Various points of view are just different ways of interpreting a series of events, none of which are “the truth.” So here’s the bad news: Your viewpoint is never “the truth.” The good news: The other person’s point of view isn’t “the truth” either.
Here’s a little exercise that will demonstrate that no viewpoint is ever “the truth.”
Whenever you notice that you disagree with someone else’s viewpoint on anything, do the following exercise:
• Identify the point of view with which you disagree? State it in one or two sentences.
• Describe some early experiences that might have led to that viewpoint.
• Can you see that, given those experiences, holding that point of view makes sense?
• Imagine you had those experiences and formed those beliefs. Then answer the question: Can you see that if you had the same experiences, you probably would have the same point of view you are now disagreeing with?
• If your answer is yes, can you get that your point of view is reasonable given your experiences, but it is not “the truth”?
In other words, if the viewpoint you hold is nothing more than the result of your “accidental” experiences earlier in life, then you cannot claim truthfulness for it.
Listen to the news and notice how often you disagree with something the “other” political party is saying. And what about disagreements with your children? If they are teenagers you may disagree with much of what they say. What about your co-workers? Articles in the newspaper? Etc. If you were to notice every time you disagreed with someone else’s viewpoint on any given topic you’d probably be surprised to discover it happens 10, 20, or even more times a day.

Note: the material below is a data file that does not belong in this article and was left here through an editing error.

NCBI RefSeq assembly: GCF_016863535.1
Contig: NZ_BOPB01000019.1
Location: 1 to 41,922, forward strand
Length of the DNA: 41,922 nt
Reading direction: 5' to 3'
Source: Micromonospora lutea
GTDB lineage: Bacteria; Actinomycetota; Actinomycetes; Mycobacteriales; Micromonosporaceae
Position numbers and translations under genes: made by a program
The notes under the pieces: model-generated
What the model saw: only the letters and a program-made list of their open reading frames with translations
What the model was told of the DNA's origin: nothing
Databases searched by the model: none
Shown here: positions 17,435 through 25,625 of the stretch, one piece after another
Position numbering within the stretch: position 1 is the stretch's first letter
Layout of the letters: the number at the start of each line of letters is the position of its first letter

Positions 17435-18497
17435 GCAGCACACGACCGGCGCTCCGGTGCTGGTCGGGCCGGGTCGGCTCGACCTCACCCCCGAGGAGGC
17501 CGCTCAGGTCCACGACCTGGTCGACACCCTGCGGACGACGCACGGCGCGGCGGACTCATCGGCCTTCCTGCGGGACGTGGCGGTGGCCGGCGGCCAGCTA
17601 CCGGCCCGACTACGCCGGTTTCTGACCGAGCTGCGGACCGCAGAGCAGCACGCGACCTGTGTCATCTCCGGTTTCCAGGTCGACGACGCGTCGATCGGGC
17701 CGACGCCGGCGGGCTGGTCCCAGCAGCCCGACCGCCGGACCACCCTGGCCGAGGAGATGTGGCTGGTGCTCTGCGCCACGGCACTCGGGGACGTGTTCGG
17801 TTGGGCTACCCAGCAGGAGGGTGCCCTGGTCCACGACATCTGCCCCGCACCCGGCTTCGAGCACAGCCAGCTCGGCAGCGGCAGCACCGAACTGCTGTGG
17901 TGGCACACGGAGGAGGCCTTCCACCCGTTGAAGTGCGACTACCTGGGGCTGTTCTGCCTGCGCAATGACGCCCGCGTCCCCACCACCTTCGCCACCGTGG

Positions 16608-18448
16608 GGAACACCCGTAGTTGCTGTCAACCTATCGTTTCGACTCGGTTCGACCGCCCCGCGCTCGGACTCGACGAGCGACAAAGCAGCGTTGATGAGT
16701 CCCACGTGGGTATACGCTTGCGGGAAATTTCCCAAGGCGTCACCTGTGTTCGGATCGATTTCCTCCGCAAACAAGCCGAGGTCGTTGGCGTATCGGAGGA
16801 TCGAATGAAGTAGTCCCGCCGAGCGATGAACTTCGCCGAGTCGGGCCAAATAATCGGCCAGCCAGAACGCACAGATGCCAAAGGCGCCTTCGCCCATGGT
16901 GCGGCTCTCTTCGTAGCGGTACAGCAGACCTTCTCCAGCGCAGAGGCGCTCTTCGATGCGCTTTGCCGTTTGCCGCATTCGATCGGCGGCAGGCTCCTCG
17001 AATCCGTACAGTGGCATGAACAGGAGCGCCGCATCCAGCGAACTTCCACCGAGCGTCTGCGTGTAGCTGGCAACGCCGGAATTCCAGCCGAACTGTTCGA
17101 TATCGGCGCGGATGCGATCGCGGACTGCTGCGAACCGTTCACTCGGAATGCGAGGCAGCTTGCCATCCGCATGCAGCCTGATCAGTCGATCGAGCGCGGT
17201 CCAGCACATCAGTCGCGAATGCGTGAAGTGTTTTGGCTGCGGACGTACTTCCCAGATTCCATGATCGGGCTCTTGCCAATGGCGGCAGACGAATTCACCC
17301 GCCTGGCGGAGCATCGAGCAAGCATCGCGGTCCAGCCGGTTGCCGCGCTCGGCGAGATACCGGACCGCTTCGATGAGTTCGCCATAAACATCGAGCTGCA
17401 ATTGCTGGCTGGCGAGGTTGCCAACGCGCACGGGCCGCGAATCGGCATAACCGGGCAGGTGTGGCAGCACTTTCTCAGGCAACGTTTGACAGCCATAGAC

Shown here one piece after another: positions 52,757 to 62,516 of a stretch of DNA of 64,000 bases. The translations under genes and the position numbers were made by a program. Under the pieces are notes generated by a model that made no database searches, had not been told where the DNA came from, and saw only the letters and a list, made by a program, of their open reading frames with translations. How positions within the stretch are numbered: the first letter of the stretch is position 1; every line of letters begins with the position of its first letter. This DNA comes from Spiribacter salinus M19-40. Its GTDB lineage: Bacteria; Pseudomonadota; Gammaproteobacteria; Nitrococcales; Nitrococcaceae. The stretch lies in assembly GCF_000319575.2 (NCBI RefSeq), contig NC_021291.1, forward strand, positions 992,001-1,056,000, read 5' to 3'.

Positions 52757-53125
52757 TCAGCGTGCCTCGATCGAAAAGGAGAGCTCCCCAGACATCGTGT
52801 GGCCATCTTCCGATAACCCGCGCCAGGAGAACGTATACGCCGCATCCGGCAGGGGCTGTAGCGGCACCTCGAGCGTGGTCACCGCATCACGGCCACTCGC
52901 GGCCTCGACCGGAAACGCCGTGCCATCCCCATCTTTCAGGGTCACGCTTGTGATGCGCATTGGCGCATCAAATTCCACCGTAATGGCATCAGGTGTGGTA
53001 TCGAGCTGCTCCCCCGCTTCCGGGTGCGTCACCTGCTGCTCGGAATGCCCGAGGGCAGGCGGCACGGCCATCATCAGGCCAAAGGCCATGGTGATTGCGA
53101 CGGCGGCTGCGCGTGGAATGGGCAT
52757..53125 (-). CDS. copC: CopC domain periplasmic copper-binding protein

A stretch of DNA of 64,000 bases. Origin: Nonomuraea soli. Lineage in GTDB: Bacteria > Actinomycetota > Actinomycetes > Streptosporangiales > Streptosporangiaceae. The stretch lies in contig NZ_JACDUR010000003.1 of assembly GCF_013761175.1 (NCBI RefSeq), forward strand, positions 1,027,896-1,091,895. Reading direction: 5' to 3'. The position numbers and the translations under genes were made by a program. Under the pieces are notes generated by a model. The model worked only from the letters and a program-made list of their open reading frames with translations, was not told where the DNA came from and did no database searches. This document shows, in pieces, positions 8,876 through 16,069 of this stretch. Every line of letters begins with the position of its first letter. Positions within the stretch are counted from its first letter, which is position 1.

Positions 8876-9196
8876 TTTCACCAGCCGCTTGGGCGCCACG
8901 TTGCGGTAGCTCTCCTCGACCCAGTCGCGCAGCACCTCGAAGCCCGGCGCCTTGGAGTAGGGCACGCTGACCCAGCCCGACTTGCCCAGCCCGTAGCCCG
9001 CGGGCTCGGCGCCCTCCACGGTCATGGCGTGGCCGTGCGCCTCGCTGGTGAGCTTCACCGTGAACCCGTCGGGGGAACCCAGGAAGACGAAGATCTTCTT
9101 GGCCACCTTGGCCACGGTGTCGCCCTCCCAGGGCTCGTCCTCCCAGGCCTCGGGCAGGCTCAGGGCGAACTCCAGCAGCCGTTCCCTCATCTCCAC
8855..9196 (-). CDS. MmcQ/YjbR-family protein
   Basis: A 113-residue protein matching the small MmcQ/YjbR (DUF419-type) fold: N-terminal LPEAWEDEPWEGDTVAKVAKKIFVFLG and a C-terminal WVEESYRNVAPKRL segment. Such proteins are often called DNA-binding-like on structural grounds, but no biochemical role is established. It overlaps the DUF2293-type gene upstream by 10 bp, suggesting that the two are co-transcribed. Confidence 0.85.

A few examples of differing viewpoints
For example, one point of view is: Because Obamacare will help millions of people get health insurance, who had never been able to get insurance before, at a price they can afford, this is a good government program. Another point of view is: Obamacare is government interference in the medical system, will lead to socialized medicine, and will result in the government making decisions that should be left to individuals. Each of these viewpoints is a belief about Obamacare.
There are at least two distinct viewpoints on all political issues, for example, climate change, immigration, state voting regulations, the debt ceiling, and entitlement programs. Often we have a different viewpoint on many personal issues from our spouse (spending money and child raising), our children, our parents, and our friends.
And, of course, it always seems to us as if our viewpoint is right and the other viewpoint, regardless of who holds it, is wrong.
You don’t need to give up your points of view
I’m not at all suggesting you give up your viewpoints or your beliefs. Feel free to hold on to any point of view you want. And continue to argue and fight for them. Just don’t claim that yours are true and that someone else’s is false. None of them are “the truth.” And it’s fine to prefer one to the other.
Thanks for reading my blog. Please post your questions or comments about no point of view can ever be “the truth.” Your comments will add value for thousands of readers. I read them all and respond to as many as I can.
Morty Lefkoe is the creator of The Lefkoe Method, a series of processes that improve the quality of people’s lives. One revolutionary process, the Lefkoe Belief Process, permanently eliminates limiting beliefs. To actually try that process, go to http://recreateyourlife.com/free. To read more of his posts, visit his blog at http://mortylefkoe.com
Copyright © 2013 Morty Lefkoe